Reason 1:  Comp Time, SIR!
Many veterans in the 18- to 24-year-old age group have been forward deployed three, four or five times during their short military careers. When they separate, they often choose to take some time off before going to work or school.

“After such a demanding deployment schedule, what veteran wouldn’t want to take advantage of 60 days of basket leave and an ability to collect unemployment for a while in an effort to recharge their batteries prior to starting a civilian career?” said Chris Hale, president of the National Veteran-Owned Business Association (NaVOBA, www.buyveteran.com). “Most civilians need comp time for working an occasional Saturday. Veterans are simply looking for a little comp time for being forward deployed for 12 months straight. Can you blame them?”

Ciccolella agrees. “Some veterans I have talked to want to take a break after service before they get into the work force or go back to school,” he said. “I think that is very normal.”

While this time off is richly deserved, it inflates the unemployment rate for America’s youngest veterans.

Reason 2:  Return to Hometown
Many young veterans leaving the military haven’t decided what to do next. “This could be because they’ve been so busy in the military that they may not have had enough time to really think about what they will do when they leave the service,” Ciccolella said.

Some return to their hometowns to explore their options.

“Many veterans joined the service because there were no jobs in their hometown,” said Hale, a nine-year Navy veteran. “Some veterans who choose to return to those hometowns after the military find that the job prospects haven’t improved. It takes some veterans a little time to exhaust that hometown dream before migrating to places with better job prospects.”

In the meantime, these young veterans, too, are on the unemployment rolls.

Reason 3:  Back to School
Tens of thousands of young veterans take advantage of the Post-9/11 GI Bill to go to college. According to the U.S. Department of Veterans Affairs (VA), more than 440,000 veterans or family members have used the new GI Bill since it was enacted in 2009. But even before the Post-9/11 GI Bill, 15 percent of veterans between the ages of 18 and 24 enrolled in college in the first month after separation from the military, according to the BLS, which tracked the transition of veterans from 1998 to 2008. Two years after separating, nearly a quarter of veterans ages 18 to 24 were enrolled in college.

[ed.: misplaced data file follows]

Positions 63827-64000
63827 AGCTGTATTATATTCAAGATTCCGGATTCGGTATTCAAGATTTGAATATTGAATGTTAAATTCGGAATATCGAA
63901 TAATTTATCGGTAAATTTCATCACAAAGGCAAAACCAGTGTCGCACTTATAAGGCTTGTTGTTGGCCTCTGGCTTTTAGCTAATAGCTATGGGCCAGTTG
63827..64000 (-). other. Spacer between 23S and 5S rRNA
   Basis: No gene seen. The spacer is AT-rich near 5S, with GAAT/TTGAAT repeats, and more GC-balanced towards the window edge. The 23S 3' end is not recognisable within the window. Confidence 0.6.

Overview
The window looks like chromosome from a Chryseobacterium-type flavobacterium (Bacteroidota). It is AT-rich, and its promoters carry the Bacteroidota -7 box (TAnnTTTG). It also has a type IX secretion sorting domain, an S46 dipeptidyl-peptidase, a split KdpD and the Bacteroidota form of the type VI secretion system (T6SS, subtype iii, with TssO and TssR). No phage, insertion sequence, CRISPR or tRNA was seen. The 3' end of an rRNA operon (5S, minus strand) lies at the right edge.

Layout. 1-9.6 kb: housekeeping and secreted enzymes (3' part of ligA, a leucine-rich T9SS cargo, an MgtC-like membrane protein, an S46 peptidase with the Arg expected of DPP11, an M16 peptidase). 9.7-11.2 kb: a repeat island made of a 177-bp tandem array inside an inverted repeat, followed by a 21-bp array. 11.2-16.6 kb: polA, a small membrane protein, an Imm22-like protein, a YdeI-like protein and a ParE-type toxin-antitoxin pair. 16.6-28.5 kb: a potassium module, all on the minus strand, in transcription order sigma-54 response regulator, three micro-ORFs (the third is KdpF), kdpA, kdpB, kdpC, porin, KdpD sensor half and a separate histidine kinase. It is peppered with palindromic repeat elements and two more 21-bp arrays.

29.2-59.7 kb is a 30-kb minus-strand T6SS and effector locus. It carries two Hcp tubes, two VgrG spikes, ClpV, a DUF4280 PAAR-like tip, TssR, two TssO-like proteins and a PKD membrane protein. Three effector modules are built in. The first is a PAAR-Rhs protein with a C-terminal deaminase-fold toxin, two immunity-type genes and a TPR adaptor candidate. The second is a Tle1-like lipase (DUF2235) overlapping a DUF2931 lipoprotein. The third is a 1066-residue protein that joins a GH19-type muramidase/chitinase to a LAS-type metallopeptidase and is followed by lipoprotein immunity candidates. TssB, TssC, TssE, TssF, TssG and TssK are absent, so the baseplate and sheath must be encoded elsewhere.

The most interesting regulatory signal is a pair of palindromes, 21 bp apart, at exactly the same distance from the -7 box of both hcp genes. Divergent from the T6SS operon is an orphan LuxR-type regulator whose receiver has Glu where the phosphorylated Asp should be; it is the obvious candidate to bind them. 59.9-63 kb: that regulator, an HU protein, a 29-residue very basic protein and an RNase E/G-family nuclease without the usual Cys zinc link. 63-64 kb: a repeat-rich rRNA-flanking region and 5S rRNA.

Those who took their time enrolling were likely collecting unemployment while they decided what to study and where to go to school. Veterans also can collect unemployment while they research schools, apply to schools and wait for classes to start – a process that can take months. This also drives up the unemployment rate for America’s youngest veterans.

Reason 4:  Delayed by Deployment
Regardless of how skewed the unemployment numbers are, there’s no question America’s youngest veterans face a tough job market when they transition out of the military. For those who enlisted right out of high school and are embarking on their first job search, deployments can deter their preparation for a civilian career.

Bill McMillian, transition services manager at Fort Bragg, N.C., oversees the Army Career and Alumni Program (ACAP) that helps 400 to 500 soldiers a month prepare for their military-to-civilian transition. He said veterans returning from Iraq and Afghanistan often don’t have time to properly prepare for their transition. Soldiers frequently return from deployment with 60 days or less until they separate. Two to four weeks might be spent on leave getting reacquainted with their families, leaving little time for a proper job search.